Did you know that there are a handful of nickels worth hundreds and even thousands of dollars? Treasure could be hiding in plain sight, but some nickels are more valuable than others. As with many coins, These errors are double-die, superimposed letters, and proof coins, among others. Here’s what to look for the next time you get a nickel back in your change to see if you’ve won!
In this error coin, the D was originally struck backward. The Denver mint later fixed the error by re-stamping over the reversed D. You can see in the photo that there is a curve on the outside straight edge of the D. This error was managed by striking the coin upside-down rather than using an erroneous die. While a mistake like this may seem easy to make, very few coins like this exist which is why they can garner such high prices–more than $1300!
This unique coin is another error in the striking process. On the reverse side of the Nickel, Jefferson’s home (Monticello) appears along with the expected mottos. The “Double Monticello” coin shows an error where the word “Monticello” is printed twice, one lopsidedly superimposed on the other. The words “Five Cents” are also affected in this error coin and appear with the same die superimposition. In an odd trick of the eye, the words appear as if they should be viewed with 3D glasses.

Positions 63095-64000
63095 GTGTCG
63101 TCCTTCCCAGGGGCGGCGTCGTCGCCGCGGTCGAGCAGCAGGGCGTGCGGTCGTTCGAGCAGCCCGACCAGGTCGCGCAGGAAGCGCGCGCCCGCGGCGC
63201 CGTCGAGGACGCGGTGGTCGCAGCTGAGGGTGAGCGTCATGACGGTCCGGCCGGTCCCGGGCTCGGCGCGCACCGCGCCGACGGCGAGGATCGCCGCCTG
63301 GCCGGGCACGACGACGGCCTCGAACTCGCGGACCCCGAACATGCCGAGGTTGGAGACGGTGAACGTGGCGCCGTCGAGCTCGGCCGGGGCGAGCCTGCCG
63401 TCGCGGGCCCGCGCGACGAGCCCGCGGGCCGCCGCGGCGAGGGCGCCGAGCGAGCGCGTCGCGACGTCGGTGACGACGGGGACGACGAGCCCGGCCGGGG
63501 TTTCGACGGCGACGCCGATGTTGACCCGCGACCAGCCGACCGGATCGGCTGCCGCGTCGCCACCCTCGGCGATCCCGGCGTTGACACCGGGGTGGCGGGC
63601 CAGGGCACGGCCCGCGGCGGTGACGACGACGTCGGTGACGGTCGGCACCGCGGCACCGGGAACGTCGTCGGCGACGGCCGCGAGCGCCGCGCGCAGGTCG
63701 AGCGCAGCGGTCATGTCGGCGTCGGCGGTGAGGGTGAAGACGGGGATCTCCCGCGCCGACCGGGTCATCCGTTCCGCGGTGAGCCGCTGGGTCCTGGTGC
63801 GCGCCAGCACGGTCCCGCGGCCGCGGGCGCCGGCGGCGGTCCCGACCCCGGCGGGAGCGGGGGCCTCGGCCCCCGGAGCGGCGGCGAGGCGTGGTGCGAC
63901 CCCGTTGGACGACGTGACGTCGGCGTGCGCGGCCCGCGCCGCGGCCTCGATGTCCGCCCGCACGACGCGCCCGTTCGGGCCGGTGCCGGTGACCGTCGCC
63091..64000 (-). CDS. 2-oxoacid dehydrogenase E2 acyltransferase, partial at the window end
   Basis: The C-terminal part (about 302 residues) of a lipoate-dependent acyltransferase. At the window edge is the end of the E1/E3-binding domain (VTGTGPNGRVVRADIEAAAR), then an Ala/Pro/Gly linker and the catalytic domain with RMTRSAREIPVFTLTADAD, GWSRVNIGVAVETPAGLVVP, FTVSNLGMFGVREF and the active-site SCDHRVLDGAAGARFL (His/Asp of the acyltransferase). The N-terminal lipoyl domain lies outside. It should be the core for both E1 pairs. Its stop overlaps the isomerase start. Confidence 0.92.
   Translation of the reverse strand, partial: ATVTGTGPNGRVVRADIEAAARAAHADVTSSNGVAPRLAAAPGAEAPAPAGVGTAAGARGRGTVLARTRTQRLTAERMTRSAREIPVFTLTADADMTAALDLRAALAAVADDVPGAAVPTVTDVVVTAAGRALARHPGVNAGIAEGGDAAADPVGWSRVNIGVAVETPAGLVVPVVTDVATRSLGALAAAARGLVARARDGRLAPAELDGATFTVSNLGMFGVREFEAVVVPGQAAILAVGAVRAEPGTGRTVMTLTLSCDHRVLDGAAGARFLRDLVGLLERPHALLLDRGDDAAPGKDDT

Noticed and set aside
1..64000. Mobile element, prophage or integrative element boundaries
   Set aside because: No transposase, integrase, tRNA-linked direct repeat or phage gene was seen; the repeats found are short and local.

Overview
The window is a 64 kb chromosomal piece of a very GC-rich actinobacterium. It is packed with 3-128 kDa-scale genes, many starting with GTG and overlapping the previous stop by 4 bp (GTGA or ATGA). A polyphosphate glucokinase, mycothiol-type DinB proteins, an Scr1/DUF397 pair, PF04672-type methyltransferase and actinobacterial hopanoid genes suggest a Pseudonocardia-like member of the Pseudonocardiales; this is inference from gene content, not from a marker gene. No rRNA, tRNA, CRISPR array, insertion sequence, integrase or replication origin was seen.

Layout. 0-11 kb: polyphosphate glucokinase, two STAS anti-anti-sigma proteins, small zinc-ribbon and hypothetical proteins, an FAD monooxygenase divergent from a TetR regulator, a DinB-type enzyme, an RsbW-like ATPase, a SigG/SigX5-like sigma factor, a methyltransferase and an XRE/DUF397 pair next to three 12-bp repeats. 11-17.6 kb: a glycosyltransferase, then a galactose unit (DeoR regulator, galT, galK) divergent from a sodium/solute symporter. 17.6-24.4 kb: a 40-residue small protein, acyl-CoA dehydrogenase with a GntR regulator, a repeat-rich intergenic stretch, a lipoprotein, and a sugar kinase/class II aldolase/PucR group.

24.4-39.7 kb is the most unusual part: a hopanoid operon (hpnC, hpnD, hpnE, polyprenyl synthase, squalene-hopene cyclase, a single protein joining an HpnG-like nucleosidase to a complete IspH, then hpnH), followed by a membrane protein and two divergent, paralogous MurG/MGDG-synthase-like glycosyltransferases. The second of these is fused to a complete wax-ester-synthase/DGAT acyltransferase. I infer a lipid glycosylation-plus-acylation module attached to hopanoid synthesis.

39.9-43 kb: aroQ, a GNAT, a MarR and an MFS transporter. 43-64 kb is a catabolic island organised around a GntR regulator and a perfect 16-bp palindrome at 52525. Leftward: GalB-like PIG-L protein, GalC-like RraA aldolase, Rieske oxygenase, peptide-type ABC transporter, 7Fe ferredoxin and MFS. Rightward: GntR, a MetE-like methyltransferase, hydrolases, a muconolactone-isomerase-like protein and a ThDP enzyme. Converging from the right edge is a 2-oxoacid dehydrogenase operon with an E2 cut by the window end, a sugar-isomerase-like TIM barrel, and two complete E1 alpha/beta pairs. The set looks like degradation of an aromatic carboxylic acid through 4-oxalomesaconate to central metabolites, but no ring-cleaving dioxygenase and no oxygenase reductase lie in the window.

This error coin is relatively easy to miss. It’s not always apparent that there is a horizontal D stamped under the vertical D, but you can’t miss it once you see it. These types of errors were widespread due to the fact that coins were still struck by hand until later in the 20th century.
Estimations say that approximately 20,000 coins like this exist. Because so many exist, there is a wide range of prices that these coins can garner. Uncirculated coins can fetch roughly $4500 at auction. Some uncirculated coin sets are valued much higher and other circulated coins are worth somewhere in the range of high-hundreds.
This Jefferson Nickel can easily fetch over $10,000. Only 40 of these coins are known to exist in the whole world. They’re not error coins; rather, they are a Special Mint Set (SMS) that the mint never released to the general public. The impressively crisp strike on this coin is even more visually striking than a traditional proof coin.
One roll was released during a 1993 auction which was part of a prototype of that particular mint set. Given that there are only 40 in existence, we’ve placed the value of a coin at $15,000, but in reality, it could be much higher.
If you have any questions about a rare Jefferson Nickel, don’t hesitate to contact our experts for further information about these fascinating coins.
**Prices stated in this article are subjective and not intended to project actual value. All coin prices are dependent on several factors including and notwithstanding, condition, demand and availability, just to mention a few.